Most of us are aware of the great debate about wealth inequality; the argument that the middle class is being hollowed out as financial power concentrates into the hands of fewer and fewer people (the top 1 per cent). Discussions on this topic often end up ideological. ?I’m going to look at the parallel situation form a marketing perspective, however.
Most businesses lack the resources for full-blown conventional, paid marketing but a few appear to have unlimited capacities. These, in my business (which depends on paid advertising revenue for its survival) are publishers’ lifelines/gold mines. In line with the 80/20 rule, our largest clients often purchase the most advertising, with the least stress and effort on our part. They sign annual contracts and send us publication-ready media files. One of our largest clients said monthly invoices (for a few thousand dollars each) were too much of a pain, so would we mind batching them into larger invoices, which could be prepaid (without discount)? ?We were, of course, happy to oblige.
You might work for a corporation with this sort of marketing power, but if you are an individual business owner/leader, you probably experience much scarcer resources. Advertising, here, proves to be an expensive black hole. You don’t have the money to spend/test/try things out and hope they work — and most advertising, at least in an immediate response level, isn’t too effective.
Google and Facebook changed the rules somewhat, for a while. They allowed advertisers with much smaller accounts to achieve much more rapid results, causing havoc in conventional practices and among traditional print and electronic media publishers. Big budget advertisers couldn’t believe what they were seeing — achieving results on costs often two orders of magnitude lower. These disparities continue, though the boundaries between instant success and being part of the “one per cent” have returned with higher costs and complexity. You need to be constantly testing, evaluating, experimenting, and fighting off auction creep to achieve the overwhelmingly positive returns you might have achieved with new/social media just a few years ago.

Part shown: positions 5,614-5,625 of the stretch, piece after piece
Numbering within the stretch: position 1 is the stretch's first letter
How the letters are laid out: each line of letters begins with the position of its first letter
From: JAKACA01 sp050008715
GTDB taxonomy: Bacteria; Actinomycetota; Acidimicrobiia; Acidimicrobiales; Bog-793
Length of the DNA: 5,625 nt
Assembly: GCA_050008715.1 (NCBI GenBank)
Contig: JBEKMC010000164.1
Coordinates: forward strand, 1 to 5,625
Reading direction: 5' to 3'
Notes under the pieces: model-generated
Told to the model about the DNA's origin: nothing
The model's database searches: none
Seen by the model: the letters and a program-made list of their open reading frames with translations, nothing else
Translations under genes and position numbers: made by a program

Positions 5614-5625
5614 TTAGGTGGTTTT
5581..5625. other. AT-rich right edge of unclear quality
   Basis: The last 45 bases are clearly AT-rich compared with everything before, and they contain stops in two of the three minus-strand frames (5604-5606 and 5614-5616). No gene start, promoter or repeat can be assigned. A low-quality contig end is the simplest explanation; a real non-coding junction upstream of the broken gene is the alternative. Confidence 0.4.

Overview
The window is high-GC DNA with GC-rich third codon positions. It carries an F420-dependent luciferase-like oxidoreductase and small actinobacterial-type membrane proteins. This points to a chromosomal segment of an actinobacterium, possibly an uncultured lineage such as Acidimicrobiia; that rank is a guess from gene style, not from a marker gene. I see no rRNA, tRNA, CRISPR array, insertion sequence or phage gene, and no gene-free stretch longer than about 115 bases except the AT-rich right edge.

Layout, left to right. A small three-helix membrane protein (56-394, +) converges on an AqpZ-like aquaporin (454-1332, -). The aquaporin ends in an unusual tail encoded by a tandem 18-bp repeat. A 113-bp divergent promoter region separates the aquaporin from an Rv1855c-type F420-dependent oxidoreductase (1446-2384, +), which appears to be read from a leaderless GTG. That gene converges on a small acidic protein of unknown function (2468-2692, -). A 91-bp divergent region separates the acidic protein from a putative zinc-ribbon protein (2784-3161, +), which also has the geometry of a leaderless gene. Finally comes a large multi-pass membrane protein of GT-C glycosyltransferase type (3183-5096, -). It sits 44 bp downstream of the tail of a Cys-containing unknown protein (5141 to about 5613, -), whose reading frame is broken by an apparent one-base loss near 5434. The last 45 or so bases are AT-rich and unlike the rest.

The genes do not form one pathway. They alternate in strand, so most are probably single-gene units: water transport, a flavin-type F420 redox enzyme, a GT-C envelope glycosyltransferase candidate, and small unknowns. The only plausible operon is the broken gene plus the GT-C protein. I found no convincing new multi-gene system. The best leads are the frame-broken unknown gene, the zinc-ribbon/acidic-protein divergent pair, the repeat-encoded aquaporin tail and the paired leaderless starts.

This leads to some interesting questions/challenges for marketers. As an individual, I am fortunate now to be on the secure side of the financial/social ecosystem; the point where family resources and invested capital will allow us to maintain our personal standard of living though our senior years, and leave our son in the position where he will be better off than we were as young adults. (I know many people who are not and never will have this good fortune, however.)
As a marketer, I don’t claim this level of security, and if I spent money on paid/conventional advertising like our best clients, I know I would quickly lose the security of being in the near-rich/affluent economic category.
I realize that I must practice what I preach to marketers with scarce resources: Create a wonderful client experience, develop some basic pricing understanding/models (you don’t, if you do things right, need to be the “lowest price” provider in your market), and use free and inexpensive marketing methodologies to attract most of your new business. These of course include initiatives to encourage/enhance repeat and referral business and, in our case (and many others), engaged and active voluntary client-focused association and community service. In these circumstances, even though we aren’t wealthy, we can be secure in our marketing resources/initiatives.